Album Reviews

Hunters – Hunters

on September 24, 2013, 12:00am
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Notoriously ferocious live acts face many pitfalls when it comes time for a debut album. Attempting to recreate that energy through a pair of headphones or a laptop speaker can lead to overdoing the chaos. Others attempt to dabble in more nuanced territory, and often it’s immediately clear that this isn’t familiar ground. Brooklyn’s Hunters admirably face that challenge with their self-titled debut, bouncing between dense post-punk and harmonic grunge to keep the energy fresh, without losing track of their identity.

But, knowing that the punk energy is what they’re going to have to live up to, they open with the explosive “Narcissist”, earthquake bass, acid rain guitar, and brilliantly traded vocals ripping the foundations up. Derek Watson’s leveled grit lays the baseline, but then Isabel Almeida striates the mix, volatile yelps punctuating the chorus and wordless coos bridging the gap.

Then, to prove their versatility, “Street Trash” opens on chiming third bridge guitar business indebted to Sonic Youth. More call-and-response vocals follow, Almeida’s delivery too rabid to be tamed by the Kim Gordon comparison. If it weren’t for the scuzzy grime coating the vocals and the minor turn the guitars frequently dip into, “Thin Twin” could stand in line with some of the surfy garage pop of the mid-’00s. “You wanna know the sound?/ You wanna feel the sound?” Watson repeats, daring you to engage with their just-off offerings.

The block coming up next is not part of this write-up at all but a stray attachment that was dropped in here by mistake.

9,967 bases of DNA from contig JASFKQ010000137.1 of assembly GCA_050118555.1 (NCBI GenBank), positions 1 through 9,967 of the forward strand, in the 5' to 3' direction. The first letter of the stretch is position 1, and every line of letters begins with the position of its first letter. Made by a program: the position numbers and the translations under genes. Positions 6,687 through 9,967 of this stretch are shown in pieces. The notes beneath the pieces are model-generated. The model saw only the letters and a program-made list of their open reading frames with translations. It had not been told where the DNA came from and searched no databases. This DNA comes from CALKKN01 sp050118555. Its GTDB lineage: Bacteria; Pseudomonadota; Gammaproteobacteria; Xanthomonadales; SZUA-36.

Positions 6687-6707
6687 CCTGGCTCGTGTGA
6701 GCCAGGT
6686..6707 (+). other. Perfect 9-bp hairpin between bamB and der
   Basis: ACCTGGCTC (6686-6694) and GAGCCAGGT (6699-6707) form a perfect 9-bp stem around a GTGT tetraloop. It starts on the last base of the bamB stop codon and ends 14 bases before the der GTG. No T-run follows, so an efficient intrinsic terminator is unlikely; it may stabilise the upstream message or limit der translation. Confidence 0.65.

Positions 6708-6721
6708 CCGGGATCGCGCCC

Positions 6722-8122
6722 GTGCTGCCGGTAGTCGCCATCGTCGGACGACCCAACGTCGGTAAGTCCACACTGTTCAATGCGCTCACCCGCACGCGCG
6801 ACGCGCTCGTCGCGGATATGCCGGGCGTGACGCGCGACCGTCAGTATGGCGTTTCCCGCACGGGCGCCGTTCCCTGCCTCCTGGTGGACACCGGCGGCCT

“Undone” might be the most Sonic Youth-like song on the album, rotating between verses where Watson smirkingly streams his consciousness out over chops of distorted guitar and a driving, bouncy beat, and a chorus where Almeida softly sings of floating and turning the lights out as the guitars peel into layered bliss.

Though you’ll never feel the blistering energy of Hunters’ live show without Almeida actually kicking and pogoing around the stage or Watson glaring out over his mic, Hunters carries its own weight. A debut LP that would propel listeners to their live shows would be a service enough for Hunters, but one that stands on its own two feet like this bodes even better.

Essential Tracks: “Narcissist”, “Undone”

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